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I have a machine with dual boot Windows 10 / Ubuntu 20.04. I would like to set up a new HDD (1 partition) dedicated for documents and other data - which I would like to have have encrypted, but accessible from both operating systems.

I presume that the preferred format for this partition is NTFS. But which way is currently most advisable for encryption, that is supported by both OS'es?

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    I would advice against this and follow the answer from C.S. Cameron it is about encrypting FILES and DIRs on a partition. bitlocker (used by windows by default) from inside windows will change the encryption key periodically and Ubuntu will not be informed about that requiring you to manually type the key ... "But which way is currently most advisable for encryption, that is supported by both OS'es?" None whatsoever.
    – Rinzwind
    Aug 23, 2021 at 8:22
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    @Rinzwind: Thank you, 7Zip is pretty simple to use and should do the job. AES-256 is AES-256 Aug 23, 2021 at 8:25
  • Have you considered WSL rather than dual-booting? It may be a lot more convenient for your workflows.
    – OrangeDog
    Aug 23, 2021 at 15:06

2 Answers 2

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The only way I know of to encrypt a partition that is accesible both from Windows and Linux, without the need to constantly decrypt/encrypt your files manually, is VeraCrypt.

For a separate data disk with a single partition there should be no issues. As long as you're fine with unlocking/mounting the drive manually on each boot, it should be straightforward to set it up.

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  • Thank you for this. Unlocking the drive manually on each boot is exactly what I want. The point is to keep the data inaccessible in case the computer/HDD comes into someone else's hands.
    – Rerun
    Aug 23, 2021 at 13:52
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How to Make an Encrypted File / Directory

  • Install p7zip-full from universe repository

  • Right click file or folder and select Compress.

  • Confirm archive name and select .7z, then Create.

  • Right click .7z archive select open with Archive Manager.

  • Select three line icon upper right, click Password to create AES-256 encrypted archive.

Notes

You will need to install 7Zip to open archive on a Windows machine.

If Windows is involved I would use NTFS or exFAT, exFAT needs to be enabled in Ubuntu.

When opening a file in the encrypted archive a temporary file is created. In Windows, if the computer crashes or the archive is closed before the file, the temp file may remain in /AppData/Local/Temp/, (%TEMP&). Everything is okay if the file is closed before the archive. In Ubuntu the temp folder is /home/USER/cache/. The temp file seems to be deleted with a crash or when the archive is closed. The User should confirm this regularly.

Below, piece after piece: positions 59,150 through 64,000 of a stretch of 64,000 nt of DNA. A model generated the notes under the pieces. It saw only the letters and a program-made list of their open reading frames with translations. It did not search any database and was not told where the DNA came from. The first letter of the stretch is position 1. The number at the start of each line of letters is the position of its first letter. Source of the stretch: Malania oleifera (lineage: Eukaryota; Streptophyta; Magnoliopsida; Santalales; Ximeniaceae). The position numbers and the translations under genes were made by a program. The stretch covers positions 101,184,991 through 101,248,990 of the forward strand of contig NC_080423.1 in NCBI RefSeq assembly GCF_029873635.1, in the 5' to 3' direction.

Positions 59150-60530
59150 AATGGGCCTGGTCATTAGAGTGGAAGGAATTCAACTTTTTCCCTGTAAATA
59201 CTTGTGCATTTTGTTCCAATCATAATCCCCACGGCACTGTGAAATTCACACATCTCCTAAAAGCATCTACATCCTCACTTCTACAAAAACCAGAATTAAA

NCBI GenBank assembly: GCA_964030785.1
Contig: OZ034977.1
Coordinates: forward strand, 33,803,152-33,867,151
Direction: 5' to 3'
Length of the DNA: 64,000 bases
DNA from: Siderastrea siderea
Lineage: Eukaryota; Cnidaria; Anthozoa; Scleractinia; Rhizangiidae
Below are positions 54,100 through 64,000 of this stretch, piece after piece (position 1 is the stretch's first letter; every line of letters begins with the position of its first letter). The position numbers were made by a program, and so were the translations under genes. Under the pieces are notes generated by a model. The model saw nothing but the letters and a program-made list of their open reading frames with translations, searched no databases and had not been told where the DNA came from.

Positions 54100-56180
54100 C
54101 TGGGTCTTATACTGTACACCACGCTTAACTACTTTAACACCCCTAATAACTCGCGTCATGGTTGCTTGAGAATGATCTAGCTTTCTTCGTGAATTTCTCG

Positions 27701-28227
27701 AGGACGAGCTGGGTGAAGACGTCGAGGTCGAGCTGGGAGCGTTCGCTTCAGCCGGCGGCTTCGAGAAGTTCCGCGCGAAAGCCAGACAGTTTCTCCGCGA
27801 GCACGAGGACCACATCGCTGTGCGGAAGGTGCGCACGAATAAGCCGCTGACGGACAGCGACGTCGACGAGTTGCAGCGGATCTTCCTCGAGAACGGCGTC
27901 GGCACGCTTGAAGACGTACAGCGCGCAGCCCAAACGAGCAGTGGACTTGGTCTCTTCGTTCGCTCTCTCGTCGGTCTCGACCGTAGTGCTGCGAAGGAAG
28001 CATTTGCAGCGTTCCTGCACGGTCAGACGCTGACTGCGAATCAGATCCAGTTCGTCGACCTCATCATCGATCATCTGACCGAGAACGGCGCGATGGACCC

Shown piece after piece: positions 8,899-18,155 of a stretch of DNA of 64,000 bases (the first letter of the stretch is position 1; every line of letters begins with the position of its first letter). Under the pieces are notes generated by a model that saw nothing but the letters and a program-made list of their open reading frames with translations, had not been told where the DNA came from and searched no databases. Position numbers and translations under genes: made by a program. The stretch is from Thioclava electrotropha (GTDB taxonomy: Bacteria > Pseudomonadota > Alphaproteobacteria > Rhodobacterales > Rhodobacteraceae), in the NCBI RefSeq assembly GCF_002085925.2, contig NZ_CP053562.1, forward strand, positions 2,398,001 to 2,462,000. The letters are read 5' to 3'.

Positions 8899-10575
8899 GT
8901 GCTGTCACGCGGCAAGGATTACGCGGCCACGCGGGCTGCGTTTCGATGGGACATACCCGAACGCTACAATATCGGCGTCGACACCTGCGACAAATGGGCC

The encrypted archive will expand as required.

Selecting and remembering a strong password is an important part of encryption security. There are many good articles about this topic on the internet.

HDD's, SSD's and flash drives can all brick without notice. SLC, (Single Level Cell) SSD's and flash drives have the longest life spans. It is a good idea to keep a backup drive and copy of the password in your safety deposit box.

A full tutorial on P7Zip-Desktop can be found at: https://www.how2shout.com/linux/how-to-install-p7zip-gui-on-ubuntu-20-04-lts/

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  • I understand that "The Encrypting File System" is not very secure and does not work on Linux. The above is not very difficult. Enter a password to open the archive and close it when done. Aug 24, 2021 at 1:48
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    you cannot read or write anything in the archive without first extracting it to a different unencrypted file. It's fine for storage, but not for actual usage.
    – OrangeDog
    Aug 24, 2021 at 9:44
  • OrangeDog: Once p7zip-full is installed, I open the .7z archive with Archive Manager, it asks for password, then a "Files" style window is open and I can work on and save archive files just like with nautilus. It asks me to confirm Update when saving. Once the .7zip archive is open all seems normal to me. I am talking about p7zip-full not p7zip-desktop. Please give it a try. Aug 25, 2021 at 5:04
  • That may appear to work for desktop usage, because it is extracting things to temporary files and opening those for you via a Nautilus plugin. From the command-line, or anything else that doesn't have GUI file-browser integration, you have to do it manually. You should also audit whether it cleans up the temp files automatically, otherwise that's very insecure.
    – OrangeDog
    Aug 25, 2021 at 8:41
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    That's talking about temp files when you extract to a specific location. If you do what you are doing ("in-place" access) then it must first extract the content to a file. Please stop recommending things that you have no idea what they do.
    – OrangeDog
    Aug 25, 2021 at 11:21

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